The Happy Hookers Fishing Club

(This is an extract from my upcoming book on my years at Vaal Reefs Exploration and Mining Company – most of those 14 years were pretty rough; but there were some happy times too)

Maurice (James) and I and Denis Simpson started talking about a fishing trip to Henties Bay in Namibia. We constituted a fishing club and soon had an eager group planning the trip. Henties was on the West Coast in Namibia and was renowned as a fishing mecca.

Bossie Boshoff, Peter Turner, Alistair Barr and Andries Oberholzer were some of our fellow hengelaars – some were quite serious about fishing, others were mainly there for the beer (no names, but you can guess)

Most of us were amateur fishermen, but enjoyed the associated conviviality and the 4000 km round trip across Botswana and Namibia was a great success – some of us even caught some fish! Maurice and I were also keen bird watchers.

We were joined by Bushy Going from TEBA (the mines employment bureau) which was a major coup. TEBA had fully equipped and serviced manager’s houses in very remote areas of Southern Africa and we managed to visit 3 of the most exotic and exciting of these camps.

Shakawe was on the banks of the Okavango River, near the Caprivi Strip.tigerfish                carmine B eaterThere were boats, wonderful tiger and bream fishing and a rainbow array of birds and wildlife.  There were also crocodiles and hippos…

That trip alone deserves a separate book.

Kosi Bay was situated in a kwaZulu Natal reserve about 200 metres from the Kosi Bay estuary – the only house for miles. We caught no fish over 3 days!

narina-trogon.jpgPafuri is a private rest camp at the northern tip of the Kruger National Park where the Narina Trogon was spotted.

Peter Turner’s family had a house in Morgan’s Bay on the Transkei Coast.fresh-calamari.jpg    We caught only one fish between the two cold fronts that passed over dumping rain by the ton.

We were forced to eat our bait (squid/calamari) – quite good actually! (although our powers of discrimination were somewhat diminished…)

These fishing trips entailed many planning meetings and conviviality and provided great stress relief, during quite tough times.

Going back to Africa

I must confess to mixed feelings now.

It has taken some time to get to this point. Nearly twenty years in fact.

This has been quite a sudden realisation; not so long ago I wrote a poem about returning my spirit to Africa, where I grew up and where 10 generations of ancestors are buried:

Journey

Like a boomerang, we go forwards to go back

to our hearts home where our mum’s wombs rest.

From light to dark and smooth to shoddy.

People simple but direct, not so friendly.

But it’s the home of our heart and soul,

darker Africa, so far and so near.

The warm people now despondent

about unrealised comforts, leached away by lazy overlords,

Maybe blamed on us, who give, build and take.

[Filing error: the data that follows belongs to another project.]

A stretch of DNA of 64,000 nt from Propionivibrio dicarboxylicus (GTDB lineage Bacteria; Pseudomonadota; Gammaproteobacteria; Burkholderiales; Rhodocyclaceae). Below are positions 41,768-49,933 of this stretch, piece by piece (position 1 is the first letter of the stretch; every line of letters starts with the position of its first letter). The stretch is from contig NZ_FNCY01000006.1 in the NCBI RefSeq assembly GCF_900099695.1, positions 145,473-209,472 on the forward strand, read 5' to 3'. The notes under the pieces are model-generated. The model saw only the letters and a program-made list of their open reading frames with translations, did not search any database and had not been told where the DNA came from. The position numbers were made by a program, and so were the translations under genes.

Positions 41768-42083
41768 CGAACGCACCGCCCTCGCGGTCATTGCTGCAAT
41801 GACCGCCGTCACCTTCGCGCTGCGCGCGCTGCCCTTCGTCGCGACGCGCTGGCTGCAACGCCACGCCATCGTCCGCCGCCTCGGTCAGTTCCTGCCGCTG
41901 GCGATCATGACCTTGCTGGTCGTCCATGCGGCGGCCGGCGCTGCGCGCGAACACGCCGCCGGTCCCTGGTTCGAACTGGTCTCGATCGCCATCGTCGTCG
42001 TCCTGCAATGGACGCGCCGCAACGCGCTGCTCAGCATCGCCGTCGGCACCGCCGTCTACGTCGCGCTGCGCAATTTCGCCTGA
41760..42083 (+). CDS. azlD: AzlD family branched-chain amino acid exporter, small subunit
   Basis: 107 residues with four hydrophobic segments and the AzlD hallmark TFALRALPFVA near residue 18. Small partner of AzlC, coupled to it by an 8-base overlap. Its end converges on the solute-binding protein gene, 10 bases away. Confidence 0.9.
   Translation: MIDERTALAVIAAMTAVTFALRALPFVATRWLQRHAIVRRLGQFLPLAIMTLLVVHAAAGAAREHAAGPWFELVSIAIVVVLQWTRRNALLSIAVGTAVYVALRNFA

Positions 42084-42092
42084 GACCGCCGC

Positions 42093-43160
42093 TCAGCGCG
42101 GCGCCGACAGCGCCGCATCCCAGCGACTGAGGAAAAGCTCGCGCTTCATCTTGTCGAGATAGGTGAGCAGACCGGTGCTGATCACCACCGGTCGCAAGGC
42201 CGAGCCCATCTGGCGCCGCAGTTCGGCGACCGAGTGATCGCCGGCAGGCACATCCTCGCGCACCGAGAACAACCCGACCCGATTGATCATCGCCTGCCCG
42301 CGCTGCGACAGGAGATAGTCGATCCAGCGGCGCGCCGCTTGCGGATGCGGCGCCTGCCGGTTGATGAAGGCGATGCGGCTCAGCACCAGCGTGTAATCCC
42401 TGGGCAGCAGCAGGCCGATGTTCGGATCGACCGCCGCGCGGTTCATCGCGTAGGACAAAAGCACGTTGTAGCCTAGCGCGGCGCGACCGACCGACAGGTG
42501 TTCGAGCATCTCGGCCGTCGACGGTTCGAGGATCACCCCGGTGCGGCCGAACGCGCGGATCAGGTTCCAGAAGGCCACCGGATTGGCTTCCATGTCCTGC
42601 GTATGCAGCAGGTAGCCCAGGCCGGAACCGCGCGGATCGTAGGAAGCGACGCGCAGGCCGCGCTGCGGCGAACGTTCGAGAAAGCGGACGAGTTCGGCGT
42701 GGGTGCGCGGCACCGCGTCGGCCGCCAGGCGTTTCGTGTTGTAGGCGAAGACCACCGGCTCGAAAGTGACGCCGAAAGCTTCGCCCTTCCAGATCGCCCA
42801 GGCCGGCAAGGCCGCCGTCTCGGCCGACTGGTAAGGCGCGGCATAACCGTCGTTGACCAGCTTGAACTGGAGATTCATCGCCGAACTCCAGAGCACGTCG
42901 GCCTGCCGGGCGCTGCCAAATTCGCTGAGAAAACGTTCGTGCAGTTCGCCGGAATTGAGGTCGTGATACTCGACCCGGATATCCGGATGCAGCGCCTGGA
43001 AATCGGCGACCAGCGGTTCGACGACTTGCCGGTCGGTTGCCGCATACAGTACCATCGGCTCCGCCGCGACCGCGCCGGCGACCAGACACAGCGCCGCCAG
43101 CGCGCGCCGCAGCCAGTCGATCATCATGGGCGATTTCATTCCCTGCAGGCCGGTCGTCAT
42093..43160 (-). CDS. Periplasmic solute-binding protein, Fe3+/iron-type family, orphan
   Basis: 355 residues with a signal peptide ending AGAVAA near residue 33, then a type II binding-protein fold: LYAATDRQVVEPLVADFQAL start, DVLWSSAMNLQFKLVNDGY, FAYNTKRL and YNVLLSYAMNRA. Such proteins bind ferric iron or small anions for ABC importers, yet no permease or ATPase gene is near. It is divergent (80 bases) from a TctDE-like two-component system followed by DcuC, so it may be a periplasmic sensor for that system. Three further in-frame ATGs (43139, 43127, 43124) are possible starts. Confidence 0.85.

Where I die, twirl a thorn twig,

catch my ghost and take it home,                                         

like a boomerang, back from where we came,

to the bosom of the family we left.

Then maybe I will rest.

 

Now our near family is here, not there. Without a doubt, feelings are mixed.

But now I feel as if I am leaving home, not going home.

I am happy and sad.

(The picture is a twig from the Umlahlankosi tree that can be used to carry the spirit of the deceased from the place of death to a new resting place).

The magic of Edward Lear

One of the sweetest things happened recently: our daughter confessed that  she always associated Edward Lear’s poem: The Owl and the Pussycat with us, her Mum and Dad. The connection had been made via two photos of us dancing: one at a school dance and the other at our wedding.

It is a wonderful poem with delightful images of traditional love rituals.

pea green boat

The Owl and the Pussycat went to sea
In a beautiful pea-green boat,
They took some honey, and plenty of money,
Wrapped up in a five pound note.
The Owl looked up to the stars above,
And sang to a small guitar,
“O lovely Pussy! O Pussy, my love,
What a beautiful Pussy you are, you are, you are,
What a beautiful Pussy you are.”

Pussy said to the Owl “You elegant fowl, 
How charmingly sweet you sing.
O let us be married, too long we have tarried;
But what shall we do for a ring?”

 They sailed away, for a year and a day,                                 piggy ring
To the land where the Bong-tree grows,
And there in a wood a Piggy-wig stood
With a ring at the end of his nose, his nose, his nose,
With a ring at the end of his nose.

“Dear Pig, are you willing to sell for one shilling your ring?”
Said the Piggy, “I will”
turkey marriedSo they took it away, and were married next day
By the Turkey who lives on the hill.
They dined on mince, and slices of quince,
Which they ate with a runcible spoon.
And hand in hand, on the edge of the sand.
They danced by the light of the moon, the moon, the moon,
They danced by the light of the moon.

by light of moon

Serendipitously, I quoted from Edward Lear’s Jabberwocky in my wedding speech which I related as my father’s advice on getting married:

“Beware the Jabberwock, my son! 
      The jaws that bite, the claws that catch! 
Beware the Jubjub bird, and shun 
      The frumious Bandersnatch!” 

 

We must never discard the magic interwoven in our memories nor disregard the fairies at the bottom of the garden.

 

Old Friends

Last week I wrote of the passing of a kinsman and how my world seemed to shrink, but the warmth of our association remains.